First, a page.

White marble (ca.1658). The face of Peter psychologically interprets the profound but also affected struggles of his pangs of conscience masterfully, in this case, particularly for the denial his friend Jesus (Mt. 26:75). The cock on Peter’s feet reminds us of Jesus’ prediction: “this very night, before the cock crows, you will have disowned me three times” (Mt. 26:34). Self-preservation versus friendship: the endless struggle! To defend his friendship and his trust in Jesus, the holy Peter is finally prepared to die on the cross; therefore he embraces the (reversed) cross.
Oriented to the rising sun, symbol of Jesus’ Light
* The monumental high altar (W.I. Kerricx, ca.1729)
The baroque altarpieces grow almost into theatrical performances with ‘living’ three-dimensional sculptured figures. Here you see a permanent performance of the Madonna in all her glory: the Assumption of Mary. Mary, surrounded by angels who pull her along in an upward movement to heaven, is the outstanding example for humans on their way in this life, looking forward after death (and funeral) to coming home definitively to God in heaven. The Hebrew tetragram for ‘God’ is in a triangle, symbolising God as ‘Holy Trinity’. The lowest part is made from marble, the higher part above the cornice is… of (plastered) wood.
The origin of this altar from the old cistercian St. Bernard abbey in Hemiksem is indicated by the two founders of the Cistercian order, with an abbot’s staff: Robert of Molesmes with a model of a church, and Bernard of Clairvaux with a beehive because of his popularity as a preacher, nicknamed: “the honey-sweet teacher”. On the reliefs (P. Verbrugghen I, 1665) on the lowest part of the altar, a group of delightful angels bring the liturgical objects (from left to right): the ampoules and the bell, the water jug, the grapes and the chalice, the spikes, the incense and the missal.
* The martyrdom of Saint-Andrew
Painting of the previous high altar (Otto Van Veen, 1594-‘99). His pupil then, P.P. Rubens, will transform this subject 40 years later in one dynamic drama. The modello is kept in the Treasury.
* The baptismal font
Here the famous Flemish authors Hendrik Conscience (1812) and Lode Zielens (1903) received the Christian baptism.
* Choir stalls (end 16th C.)
* The panels of the 36 Saints
(Th. Boeyermans, 17th C.). Near them are some contemporary saints; do you notice a new candidate for holiness in the mirror?
* The guardian angel
Painting (Erasmus Quellinus II, 1667). Mistress Fortune seduces a young man in three ways: she offers him the laurel crown of prestige and a golden crown of power and indicates with a sceptre the richness in sacks full of golden coins.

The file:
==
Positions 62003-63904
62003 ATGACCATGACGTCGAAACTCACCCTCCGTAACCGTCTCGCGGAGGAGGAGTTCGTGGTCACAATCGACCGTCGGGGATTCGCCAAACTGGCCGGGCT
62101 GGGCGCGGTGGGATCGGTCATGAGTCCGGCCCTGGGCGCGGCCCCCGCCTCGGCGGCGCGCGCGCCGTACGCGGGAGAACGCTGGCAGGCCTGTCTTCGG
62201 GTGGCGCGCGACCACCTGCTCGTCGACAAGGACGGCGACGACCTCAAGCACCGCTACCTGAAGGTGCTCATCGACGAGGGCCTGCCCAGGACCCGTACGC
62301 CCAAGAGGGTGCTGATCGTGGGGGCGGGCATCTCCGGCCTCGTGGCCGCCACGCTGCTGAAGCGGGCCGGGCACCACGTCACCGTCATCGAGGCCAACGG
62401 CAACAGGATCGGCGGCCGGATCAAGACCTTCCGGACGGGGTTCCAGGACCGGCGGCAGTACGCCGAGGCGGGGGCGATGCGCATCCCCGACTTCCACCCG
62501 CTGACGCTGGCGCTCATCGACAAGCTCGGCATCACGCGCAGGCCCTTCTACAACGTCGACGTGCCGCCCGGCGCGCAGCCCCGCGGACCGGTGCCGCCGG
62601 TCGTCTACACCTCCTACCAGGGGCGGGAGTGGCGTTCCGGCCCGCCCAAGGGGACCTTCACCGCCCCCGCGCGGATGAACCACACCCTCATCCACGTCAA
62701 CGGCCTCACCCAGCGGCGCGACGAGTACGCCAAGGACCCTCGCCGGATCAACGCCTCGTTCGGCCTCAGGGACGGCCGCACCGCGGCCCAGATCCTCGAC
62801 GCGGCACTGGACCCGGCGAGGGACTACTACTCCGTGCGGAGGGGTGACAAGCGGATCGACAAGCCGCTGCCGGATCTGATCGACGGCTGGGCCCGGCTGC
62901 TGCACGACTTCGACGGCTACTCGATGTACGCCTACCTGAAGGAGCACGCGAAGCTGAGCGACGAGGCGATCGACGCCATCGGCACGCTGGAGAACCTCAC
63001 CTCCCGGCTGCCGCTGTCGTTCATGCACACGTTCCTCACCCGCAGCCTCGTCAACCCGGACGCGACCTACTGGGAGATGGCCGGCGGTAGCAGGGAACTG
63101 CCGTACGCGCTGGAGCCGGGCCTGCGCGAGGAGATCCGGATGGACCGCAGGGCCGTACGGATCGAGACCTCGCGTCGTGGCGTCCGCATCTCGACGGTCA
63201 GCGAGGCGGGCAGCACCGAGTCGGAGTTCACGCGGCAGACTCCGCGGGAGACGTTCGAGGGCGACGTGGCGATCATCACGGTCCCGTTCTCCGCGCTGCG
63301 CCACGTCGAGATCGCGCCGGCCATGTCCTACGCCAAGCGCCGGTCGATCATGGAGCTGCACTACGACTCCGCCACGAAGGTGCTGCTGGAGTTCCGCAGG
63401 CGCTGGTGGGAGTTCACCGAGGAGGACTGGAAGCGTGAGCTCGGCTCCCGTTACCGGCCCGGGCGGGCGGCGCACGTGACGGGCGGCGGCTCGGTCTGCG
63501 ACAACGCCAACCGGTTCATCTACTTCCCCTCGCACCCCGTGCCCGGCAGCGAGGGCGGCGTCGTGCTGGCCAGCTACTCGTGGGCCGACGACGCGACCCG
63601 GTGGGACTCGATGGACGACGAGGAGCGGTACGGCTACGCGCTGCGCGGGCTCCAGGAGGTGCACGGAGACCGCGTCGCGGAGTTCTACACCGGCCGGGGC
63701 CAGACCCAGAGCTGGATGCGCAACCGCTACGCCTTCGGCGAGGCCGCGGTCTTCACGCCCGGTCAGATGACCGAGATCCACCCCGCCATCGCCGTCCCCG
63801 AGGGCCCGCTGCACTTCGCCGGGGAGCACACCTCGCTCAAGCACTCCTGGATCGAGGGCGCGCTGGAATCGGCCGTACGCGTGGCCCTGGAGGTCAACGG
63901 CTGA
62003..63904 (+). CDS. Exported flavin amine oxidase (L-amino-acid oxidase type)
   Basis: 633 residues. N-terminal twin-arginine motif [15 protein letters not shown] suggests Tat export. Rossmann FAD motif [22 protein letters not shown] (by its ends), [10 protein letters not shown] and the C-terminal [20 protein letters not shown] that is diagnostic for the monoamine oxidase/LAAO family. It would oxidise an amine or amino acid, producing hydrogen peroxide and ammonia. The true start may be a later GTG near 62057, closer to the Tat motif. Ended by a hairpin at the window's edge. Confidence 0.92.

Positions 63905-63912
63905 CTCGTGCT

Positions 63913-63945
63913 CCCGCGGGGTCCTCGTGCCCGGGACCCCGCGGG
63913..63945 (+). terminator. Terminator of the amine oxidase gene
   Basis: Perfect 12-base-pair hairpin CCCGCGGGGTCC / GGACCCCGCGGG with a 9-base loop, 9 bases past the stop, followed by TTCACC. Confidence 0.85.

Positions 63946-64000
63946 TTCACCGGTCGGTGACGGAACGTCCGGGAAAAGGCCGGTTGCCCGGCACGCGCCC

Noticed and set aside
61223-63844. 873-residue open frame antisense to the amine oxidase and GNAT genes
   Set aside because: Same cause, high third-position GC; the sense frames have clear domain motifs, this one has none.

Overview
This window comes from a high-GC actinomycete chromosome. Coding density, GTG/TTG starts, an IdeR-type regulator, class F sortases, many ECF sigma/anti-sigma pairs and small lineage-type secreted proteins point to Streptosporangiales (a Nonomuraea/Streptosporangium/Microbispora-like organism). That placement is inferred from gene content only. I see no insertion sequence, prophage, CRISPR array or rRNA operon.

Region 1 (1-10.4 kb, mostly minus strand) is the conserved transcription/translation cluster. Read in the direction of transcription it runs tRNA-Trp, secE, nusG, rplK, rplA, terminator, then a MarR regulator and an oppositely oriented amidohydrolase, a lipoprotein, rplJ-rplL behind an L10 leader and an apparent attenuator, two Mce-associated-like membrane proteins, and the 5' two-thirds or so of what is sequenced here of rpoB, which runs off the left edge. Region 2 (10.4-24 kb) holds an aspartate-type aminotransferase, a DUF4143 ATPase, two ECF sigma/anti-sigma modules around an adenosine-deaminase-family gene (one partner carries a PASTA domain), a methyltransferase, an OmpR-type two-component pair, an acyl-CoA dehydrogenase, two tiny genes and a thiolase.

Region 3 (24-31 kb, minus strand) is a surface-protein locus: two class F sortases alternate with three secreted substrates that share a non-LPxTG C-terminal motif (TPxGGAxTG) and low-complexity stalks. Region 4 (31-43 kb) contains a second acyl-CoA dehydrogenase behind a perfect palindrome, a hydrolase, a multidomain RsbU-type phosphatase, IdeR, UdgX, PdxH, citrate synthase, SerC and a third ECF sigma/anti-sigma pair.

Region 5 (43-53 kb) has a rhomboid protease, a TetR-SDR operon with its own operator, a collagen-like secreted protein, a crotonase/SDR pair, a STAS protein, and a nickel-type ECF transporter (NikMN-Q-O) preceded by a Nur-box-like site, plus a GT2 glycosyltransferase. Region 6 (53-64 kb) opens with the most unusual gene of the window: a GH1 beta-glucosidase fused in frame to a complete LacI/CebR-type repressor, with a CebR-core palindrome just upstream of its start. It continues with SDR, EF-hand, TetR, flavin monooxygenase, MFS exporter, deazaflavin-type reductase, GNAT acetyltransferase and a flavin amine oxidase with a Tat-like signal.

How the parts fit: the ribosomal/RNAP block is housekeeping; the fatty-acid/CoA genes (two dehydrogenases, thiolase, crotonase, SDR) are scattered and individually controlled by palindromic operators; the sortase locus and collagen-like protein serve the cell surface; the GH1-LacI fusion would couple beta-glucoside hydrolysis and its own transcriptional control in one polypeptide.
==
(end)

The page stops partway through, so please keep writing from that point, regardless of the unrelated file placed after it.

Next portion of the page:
On the south side, symbol of Jesus’ warm love; baroque portico altar (attributed to L. Willemsens), painting The Last Supper (P. Ykens, ca.1687).
(Sculpture by R. and J. de Nole, 1620), portrait Mary Stuart (attributed to Fr. Pourbus II). The catholic Scottish queen Mary Stuart was executed in 1587 by her enemy Elisabeth I. Two of her ladies in court who escaped to Antwerp, wanted to commemorate their queen in their epitaph here (1620).
Painted wood (P. Scheemaeckers, 1710), stimulating the solidarity in prayer with the dead who suffer because their striving for good on earth had not been sufficient.
Ordered by size, represents the path of life from birth to …
“I will give water from the well of everlasting life free to anybody who is thirsty” (Apoc. 21:6).
“Blessed are those who are persecuted in the cause of uprightness: the kingdom of Heaven is theirs.” (Mt. 5:10). In difficult and confusing times they too preached the word of Christ.
Painting (Maarten de Vos, 1601): central panel The question to Jesus about the tribute to Caesar (Mt. 22:15-22), a temporary reproduction of Agfa-Gevaert; outside panels: The avarice of egoism versus The generosity of charity. The painting on the north wall also refers to this virtue: The Acts of Charity (Fr. Francken II, ca.1600-‘20).
On the right of the cross shape ground plan
* Statue of Our-Lady of Support and Victory (end 16th C.)
Devotional name since 1689, after the relief of cities like Vienna from the Turks. The statue possesses an extensive wardrobe because of the alternation in liturgical colours. Most of the cloaks are from the 18th C., one magnificent goldbrodured cloak is from 1863. A contemporary elegant dress (Ann Demeulemeester, 2001) illustrates that Mary, ‘authentic and transparent as she was’, remains an example for modern people.
(Attributed to L. Willemssens, 17th C.). The intended reconciliation is represented by two angels, kissing each other.
* Glass window
Our-Lady of Support for those in trouble at sea (H. Dobbelaere, 1866, but intensively restored after the explosion of 1945) that inspired Vincent Van Gogh in 1886.
Themes: jewels as a gift for Our Lady, the veneration of saints, the procession.
Bid you farewell: “Go in peace”, “The Lord be with you”. Hopefully your visit in this ‘house of God’ brought you more inner peace and joy.